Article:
A story about a white woman who called the police on an 8-year-old black girl for “illegally selling water without a permit” in San Francisco, Calif., quickly went viral over the weekend — costing the woman, an entrepreneur herself, to lose several business relationships by Monday.
This article was originally published at Salon
After the young girl’s mother, Erin Austin, posted a video of the incident on Instagram on Saturday, the video garnered over 1.2 million views as of Monday afternoon.
In the short video clip, the mother explained in the background that the woman, whose name is Alison Ettel, called the police because her eight-year-old daughter, Jordan Austin, was selling water “illegally.” Then tension is clearly depicted in just a few seconds.
“Um, illegally selling water without a permit,” Ettel says, in contempt, to the camera, as she is supposedly on the phone with the police.
It is another installment in a series of stories that have emerged in the last couple months about white people calling the police on people of color for no legitimate reason, bringing to light America’s pervasive problem with racism.
Ettel has since said she was only “pretending” to call the police, according to an interview with Huffington Post (Jordan's mom, said on Instagram that she was not contacted for comment or permission to use her child’s photograph):
According to Ettel, via the interview, she called the police because of noise, not race.
“Ettel said she had the windows of her office open. When asked why she did not close the windows, she said because it was too hot and closing them would not have stopped the noise.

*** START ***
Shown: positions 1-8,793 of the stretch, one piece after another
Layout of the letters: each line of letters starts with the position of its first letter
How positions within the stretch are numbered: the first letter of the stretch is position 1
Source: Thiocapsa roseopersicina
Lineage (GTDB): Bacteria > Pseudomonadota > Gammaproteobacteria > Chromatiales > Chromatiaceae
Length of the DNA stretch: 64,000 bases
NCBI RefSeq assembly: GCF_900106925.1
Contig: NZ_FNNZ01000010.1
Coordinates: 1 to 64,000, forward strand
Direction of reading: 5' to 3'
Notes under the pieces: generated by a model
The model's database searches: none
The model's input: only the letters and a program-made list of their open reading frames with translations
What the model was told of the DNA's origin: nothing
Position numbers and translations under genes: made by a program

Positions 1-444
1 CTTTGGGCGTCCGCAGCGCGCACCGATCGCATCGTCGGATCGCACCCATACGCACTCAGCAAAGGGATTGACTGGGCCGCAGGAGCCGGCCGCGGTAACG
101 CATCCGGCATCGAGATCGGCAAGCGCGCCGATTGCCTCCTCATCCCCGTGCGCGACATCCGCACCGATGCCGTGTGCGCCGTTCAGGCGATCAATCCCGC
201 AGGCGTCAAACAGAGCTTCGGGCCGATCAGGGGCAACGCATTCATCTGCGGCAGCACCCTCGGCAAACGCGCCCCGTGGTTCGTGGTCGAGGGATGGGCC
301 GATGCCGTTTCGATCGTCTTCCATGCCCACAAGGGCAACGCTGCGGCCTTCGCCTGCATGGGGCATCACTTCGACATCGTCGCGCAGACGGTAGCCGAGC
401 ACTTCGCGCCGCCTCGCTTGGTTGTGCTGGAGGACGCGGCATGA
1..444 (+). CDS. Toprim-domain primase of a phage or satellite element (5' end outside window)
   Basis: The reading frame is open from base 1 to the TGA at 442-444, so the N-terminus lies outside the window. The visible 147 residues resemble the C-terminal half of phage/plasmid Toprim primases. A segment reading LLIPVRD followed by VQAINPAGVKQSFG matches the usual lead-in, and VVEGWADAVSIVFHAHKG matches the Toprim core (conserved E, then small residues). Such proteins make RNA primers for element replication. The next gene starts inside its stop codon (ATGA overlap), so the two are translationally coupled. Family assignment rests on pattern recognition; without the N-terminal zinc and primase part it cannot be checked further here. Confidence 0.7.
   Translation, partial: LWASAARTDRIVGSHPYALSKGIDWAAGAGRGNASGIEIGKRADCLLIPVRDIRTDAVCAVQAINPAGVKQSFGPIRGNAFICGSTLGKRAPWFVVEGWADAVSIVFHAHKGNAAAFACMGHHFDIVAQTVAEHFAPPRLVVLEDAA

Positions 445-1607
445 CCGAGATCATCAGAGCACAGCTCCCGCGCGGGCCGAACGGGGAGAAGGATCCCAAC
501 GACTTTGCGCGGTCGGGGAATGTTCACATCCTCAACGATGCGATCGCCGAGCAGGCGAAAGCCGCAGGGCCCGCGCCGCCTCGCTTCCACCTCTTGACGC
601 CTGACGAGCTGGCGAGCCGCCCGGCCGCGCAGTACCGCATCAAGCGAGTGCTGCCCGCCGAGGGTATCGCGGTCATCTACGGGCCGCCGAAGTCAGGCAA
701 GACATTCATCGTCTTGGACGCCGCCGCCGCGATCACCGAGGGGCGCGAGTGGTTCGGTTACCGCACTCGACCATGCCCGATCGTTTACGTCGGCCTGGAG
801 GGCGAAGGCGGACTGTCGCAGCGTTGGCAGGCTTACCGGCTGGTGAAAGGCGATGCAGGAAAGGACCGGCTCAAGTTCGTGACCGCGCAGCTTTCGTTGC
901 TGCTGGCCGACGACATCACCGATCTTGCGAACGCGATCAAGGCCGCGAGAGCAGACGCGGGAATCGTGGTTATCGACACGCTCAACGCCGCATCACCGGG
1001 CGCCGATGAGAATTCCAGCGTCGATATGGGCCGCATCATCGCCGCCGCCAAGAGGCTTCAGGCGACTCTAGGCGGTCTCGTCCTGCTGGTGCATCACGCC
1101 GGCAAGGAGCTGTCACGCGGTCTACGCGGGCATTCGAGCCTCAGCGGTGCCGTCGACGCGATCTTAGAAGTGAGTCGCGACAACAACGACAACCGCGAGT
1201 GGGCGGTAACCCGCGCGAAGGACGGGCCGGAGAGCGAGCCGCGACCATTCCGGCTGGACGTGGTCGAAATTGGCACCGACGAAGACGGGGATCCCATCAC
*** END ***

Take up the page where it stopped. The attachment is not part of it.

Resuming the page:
After confronting the girl and her mother, Ettel said she was only bluffing when she said she was going to call the cops. The San Francisco Police Department did not respond to a message from HuffPost.
“I had been putting up with this for hours, and I just snapped,” Ettel said.
She vehemently denies the issue had to do with race.
“I have no problem with enterprising young women. I want to support that little girl. It was all the mother and just about being quiet,” she said.”
It is ironic though that Ettel, an entrepreneur herself, would call the police on a budding one—in a city that highly favors entrepreneurship. According to the New York Times, Ettel is the founder of a medical marijuana company named Treatwell.
Since the #PermitPatty story has gone viral, some marijuana-related businesses have reportedly stopped conducting business with Ettel.
It’s the right thing to do. https://t.co/l8SvYPQwHO— Berkeley Patients Group (@Berkeley Patients Group)1529860475.0
As a result of the news, Inc. published a piece based on a 2016 interview with Ettel, which paints her as an invalid entrepreneur":
Ettel also made several sweeping claims about how well her business was doing, and about how "doctors and nurses are sending us patients ... and now I'm starting to educate some of those doctors and nurses," although she had no medical training.
It is not clear if Ettel has apologized to Jordan and her mother yet. In an interview with NBC's “Today” on Monday, she said that she wanted to and that she has received a lot of threats. Jordan’s cousin on Twitter condemned the threats, but alluded that there has not been an apology made yet.
In the meantime, the young entrepreneur has received tickets to Disneyland from musician Jonathon Brannon who heard about the news. Her cousin posted a video of Jordan screaming in excitement from the news.
I think she might be kinda happy @BrannonMusic 😂 https://t.co/o0t00O7gI8— 🦂 (@🦂)1529807438.0
One can only hope that Jordan continues to follow her entrepreneurial instincts.